We are not dummies. We know when our jobs stink or our relationships need fixing or ending. But we stay stuck in bad situations out of fear. Fear of being alone, fear of not being able to pay the bills, but mostly fear of being in charge of designing what happens next. What if you have no idea what you want, but you only know it isn’t THIS?

Ah, I’m glad you asked! Fear of transitions is completely normal. Hence the expression about the devil you know and the devil you don’t. But the truth is that with a little soul searching you don’t have to face a devil you don’t know. You can figure out what you want next. It doesn’t have to be a devil you don’t know, and it doesn’t have to be a devil at all.

My experience tells me that while many people need help getting over hurdles to goals that they’ve clearly articulated and really want (without self-sabotaging emotional baggage about why you shouldn’t or can’t have it) once they are at that point, they are 85% of the way there. (OK, I completely made up that statistic, but you get my point). It’s not that the major thing that holds us back is lack of motivation, know how, and the like. It’s that we don’t know what it is we truly want.

Imagine being in the situation of hating your job. (Maybe you don’t have to imagine very hard). You know what to expect: the boss you hate, too much work that is no longer fun, and a steady pay check. The idea of finding something you love may seem impossible, frivolous, and terrifying when you don’t know where to start. Here’s what I suggest:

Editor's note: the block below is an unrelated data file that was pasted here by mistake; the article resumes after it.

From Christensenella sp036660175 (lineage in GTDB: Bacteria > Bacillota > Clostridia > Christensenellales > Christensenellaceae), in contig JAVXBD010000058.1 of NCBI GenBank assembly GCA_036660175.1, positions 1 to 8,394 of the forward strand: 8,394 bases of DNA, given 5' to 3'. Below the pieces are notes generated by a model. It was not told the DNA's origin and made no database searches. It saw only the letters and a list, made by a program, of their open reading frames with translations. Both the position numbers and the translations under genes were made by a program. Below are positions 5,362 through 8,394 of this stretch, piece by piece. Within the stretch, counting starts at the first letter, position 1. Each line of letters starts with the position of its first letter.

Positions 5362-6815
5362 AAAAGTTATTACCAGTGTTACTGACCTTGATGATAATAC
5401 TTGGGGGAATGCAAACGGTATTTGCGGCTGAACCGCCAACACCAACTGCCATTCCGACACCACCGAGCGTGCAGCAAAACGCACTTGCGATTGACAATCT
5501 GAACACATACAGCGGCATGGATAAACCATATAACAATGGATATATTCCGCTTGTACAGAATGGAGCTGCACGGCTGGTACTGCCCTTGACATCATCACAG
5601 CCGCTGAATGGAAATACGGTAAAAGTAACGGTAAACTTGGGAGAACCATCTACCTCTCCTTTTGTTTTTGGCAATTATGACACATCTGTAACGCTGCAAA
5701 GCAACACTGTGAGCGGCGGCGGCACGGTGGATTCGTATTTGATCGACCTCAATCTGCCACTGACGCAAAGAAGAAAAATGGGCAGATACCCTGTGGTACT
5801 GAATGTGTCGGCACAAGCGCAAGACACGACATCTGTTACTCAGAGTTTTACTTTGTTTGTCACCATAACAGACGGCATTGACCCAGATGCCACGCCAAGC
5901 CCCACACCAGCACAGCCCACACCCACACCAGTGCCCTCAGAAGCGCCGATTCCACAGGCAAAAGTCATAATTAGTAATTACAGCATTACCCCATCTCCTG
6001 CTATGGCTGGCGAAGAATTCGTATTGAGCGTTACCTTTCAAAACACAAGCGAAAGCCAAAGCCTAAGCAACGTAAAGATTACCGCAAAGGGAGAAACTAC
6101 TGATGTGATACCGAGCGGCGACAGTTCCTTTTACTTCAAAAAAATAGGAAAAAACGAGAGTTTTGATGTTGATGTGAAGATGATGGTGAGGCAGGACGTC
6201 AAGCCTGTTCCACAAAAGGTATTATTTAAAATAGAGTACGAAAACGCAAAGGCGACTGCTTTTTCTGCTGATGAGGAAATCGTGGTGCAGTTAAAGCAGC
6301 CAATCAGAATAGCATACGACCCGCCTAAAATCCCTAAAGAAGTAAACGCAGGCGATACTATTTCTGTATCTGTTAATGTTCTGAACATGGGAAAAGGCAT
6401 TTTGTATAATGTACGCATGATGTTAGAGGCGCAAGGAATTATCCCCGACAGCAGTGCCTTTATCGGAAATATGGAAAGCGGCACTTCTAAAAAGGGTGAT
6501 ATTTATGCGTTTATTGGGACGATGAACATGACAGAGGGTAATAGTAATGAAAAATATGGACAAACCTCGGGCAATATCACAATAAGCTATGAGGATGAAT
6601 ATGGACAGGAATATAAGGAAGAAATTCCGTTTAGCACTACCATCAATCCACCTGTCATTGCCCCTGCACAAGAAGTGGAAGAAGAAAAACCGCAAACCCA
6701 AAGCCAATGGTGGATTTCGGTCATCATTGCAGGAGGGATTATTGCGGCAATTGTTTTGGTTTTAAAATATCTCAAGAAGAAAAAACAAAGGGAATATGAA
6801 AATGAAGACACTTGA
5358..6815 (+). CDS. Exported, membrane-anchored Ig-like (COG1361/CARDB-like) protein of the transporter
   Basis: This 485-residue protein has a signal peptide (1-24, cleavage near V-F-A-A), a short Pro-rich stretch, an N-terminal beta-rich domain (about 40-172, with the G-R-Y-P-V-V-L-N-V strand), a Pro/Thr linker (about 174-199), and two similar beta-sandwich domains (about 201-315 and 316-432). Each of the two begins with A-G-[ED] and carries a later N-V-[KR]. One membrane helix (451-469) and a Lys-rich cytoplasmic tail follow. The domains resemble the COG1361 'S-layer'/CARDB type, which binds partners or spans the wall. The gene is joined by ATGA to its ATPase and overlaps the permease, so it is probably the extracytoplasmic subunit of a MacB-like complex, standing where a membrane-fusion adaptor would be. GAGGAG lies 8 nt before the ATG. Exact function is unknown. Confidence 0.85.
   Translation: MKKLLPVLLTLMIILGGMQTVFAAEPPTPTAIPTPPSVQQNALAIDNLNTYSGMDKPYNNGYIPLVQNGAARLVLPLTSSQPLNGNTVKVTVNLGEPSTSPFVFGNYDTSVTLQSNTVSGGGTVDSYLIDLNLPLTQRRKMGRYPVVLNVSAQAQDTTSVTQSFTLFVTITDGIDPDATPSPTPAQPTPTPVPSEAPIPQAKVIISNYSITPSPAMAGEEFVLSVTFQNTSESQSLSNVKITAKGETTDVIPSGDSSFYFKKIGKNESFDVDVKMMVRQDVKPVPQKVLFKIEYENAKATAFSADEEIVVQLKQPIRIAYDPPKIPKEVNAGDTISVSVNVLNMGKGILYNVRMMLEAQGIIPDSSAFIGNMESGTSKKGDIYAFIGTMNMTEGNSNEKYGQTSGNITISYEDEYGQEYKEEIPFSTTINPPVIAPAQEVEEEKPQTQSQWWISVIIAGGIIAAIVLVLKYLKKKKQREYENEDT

• Start keeping a journal of any interactions or situations that give you a little zap of feeling alive. Was it when you were out at a nice dinner, helping someone solve a problem, or handing in a completed project? No matter how small that feeling, write it down and see if you can start to put together a theme of when you feel at your best.
  • Look at your skills. I’m not talking about the latest web technology you learned. Don’t recreate your resume. I’m talking about your innate skills. If you are great at learning web technology because you love it, then that should go on your list. Or if you want someone in your life who will appreciate your ability to listen, write it down. Chances are, you are really good at certain things because you love to do them, and if you love to do them they somehow fit into the puzzle of what is next.
  • Get some help. Whether it’s professional coaching or a good friend, having someone listen and offer another perspective can be helpful. You may gain insights into yourself that will help you write the next chapter.

It’s both scary and empowering to think that we get to choose what happens next in our lives. But if you can push into the fear of change knowing that there is hope, that you can figure out and create what you want, then hopefully that will outweigh the fear (and downright hopelessness) of staying stuck forever in a situation you hate. You are the only person with the power to make a change. Otherwise you will stay stuck in this same situation, or one equally difficult. But if you can find the courage to take a look, my guess is that you will figure it out and you’ll be too excited about the change to even have time to feel afraid.